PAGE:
Giving Tuesday—the Tuesday after Thanksgiving—is a global effort encouraging people to give to help those less fortunate in their community whether it’s a gift of time, a financial contribution, donated items, or simply giving the power of your voice to raise awareness about a cause or organization.

For their contribution, the Applied Skills students discussed what it means to be homeless and how homeless people might feel during the holiday season. The students decided to put together care packages and came up with a list of items to include: toothbrush, toothpaste, bar of soap, wipes, tissues, deodorant, Chapstick, peanut butter crackers, water bottle, mints and a handwritten note.

The items were purchased with some of the money the students earned from Café 201 and the Grovery. On Giving Tuesday, the students put together four care packages including the handwritten notes. That evening, Applied Skills teacher Mrs. Boone and Mrs. Parker went downtown and while there saw exactly four homeless people. They asked each one if they wanted the care package and they each said yes.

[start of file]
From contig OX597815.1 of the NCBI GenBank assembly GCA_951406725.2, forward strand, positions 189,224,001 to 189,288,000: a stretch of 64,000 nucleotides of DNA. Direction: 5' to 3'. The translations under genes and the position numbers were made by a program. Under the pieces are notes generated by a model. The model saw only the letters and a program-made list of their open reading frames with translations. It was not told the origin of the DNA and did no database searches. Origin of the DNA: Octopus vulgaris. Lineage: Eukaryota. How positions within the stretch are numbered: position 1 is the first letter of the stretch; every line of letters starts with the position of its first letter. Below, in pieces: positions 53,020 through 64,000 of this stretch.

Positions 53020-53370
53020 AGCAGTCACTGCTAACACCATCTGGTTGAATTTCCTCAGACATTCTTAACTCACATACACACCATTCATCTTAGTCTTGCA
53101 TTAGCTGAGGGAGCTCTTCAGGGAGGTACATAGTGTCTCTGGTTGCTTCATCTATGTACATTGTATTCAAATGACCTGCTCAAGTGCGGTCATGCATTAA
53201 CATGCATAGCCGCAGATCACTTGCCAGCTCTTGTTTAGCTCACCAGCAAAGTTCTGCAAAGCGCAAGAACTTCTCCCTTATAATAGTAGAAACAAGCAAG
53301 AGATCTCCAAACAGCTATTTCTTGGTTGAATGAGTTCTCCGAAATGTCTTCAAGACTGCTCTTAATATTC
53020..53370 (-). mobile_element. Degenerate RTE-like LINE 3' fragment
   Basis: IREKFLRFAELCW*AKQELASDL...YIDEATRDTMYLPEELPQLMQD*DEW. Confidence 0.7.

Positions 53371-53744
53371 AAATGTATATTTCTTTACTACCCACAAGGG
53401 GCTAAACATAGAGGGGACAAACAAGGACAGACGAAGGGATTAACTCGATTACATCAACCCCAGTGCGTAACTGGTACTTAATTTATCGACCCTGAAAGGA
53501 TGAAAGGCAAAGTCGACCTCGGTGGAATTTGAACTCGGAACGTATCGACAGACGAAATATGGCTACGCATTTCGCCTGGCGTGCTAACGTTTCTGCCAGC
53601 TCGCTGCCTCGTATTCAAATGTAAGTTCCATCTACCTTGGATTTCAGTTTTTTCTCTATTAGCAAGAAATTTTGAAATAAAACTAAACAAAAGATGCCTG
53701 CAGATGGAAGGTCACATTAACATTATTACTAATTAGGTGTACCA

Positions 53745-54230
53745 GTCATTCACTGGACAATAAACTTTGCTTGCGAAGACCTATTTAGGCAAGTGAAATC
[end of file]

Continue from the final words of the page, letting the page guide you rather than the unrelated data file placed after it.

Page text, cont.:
Thank you to Mrs. Boone and Mrs. Parker for supporting the students’ project to give back.

And a special thank you to the students – may your efforts inspire people to join the Giving Tuesday movement.

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Nice Shot, Spud!

Ask a student from our 6-8 Team about Boyle’s Law and in their mind’s eye they will see spuds fly. That’s because the students recently demonstrated Boyle’s Law using a potato launcher.

Boyle’s Law—the principle that the air pressure on a gas is inversely proportional to its volume at constant temperatures—it demonstrable with items ranging from aerosol cans to syringes to SCUBA gear.

In an aerosol can, the contents are mixed with gas under pressure high enough to render the gas into a liquid. When the nozzle is opened, however, the pressure is reduced allowing the gas to expand, and it forces its way out of the nozzle carrying the contents with it.

Drawing blood with a syringe uses Boyle’s Law in a different way. When the plunger of a syringe is pulled back, it increases the volume of the chamber inside the syringe. This reduces the pressure, creating a vacuum effect, and blood is drawn into the chamber through the needle.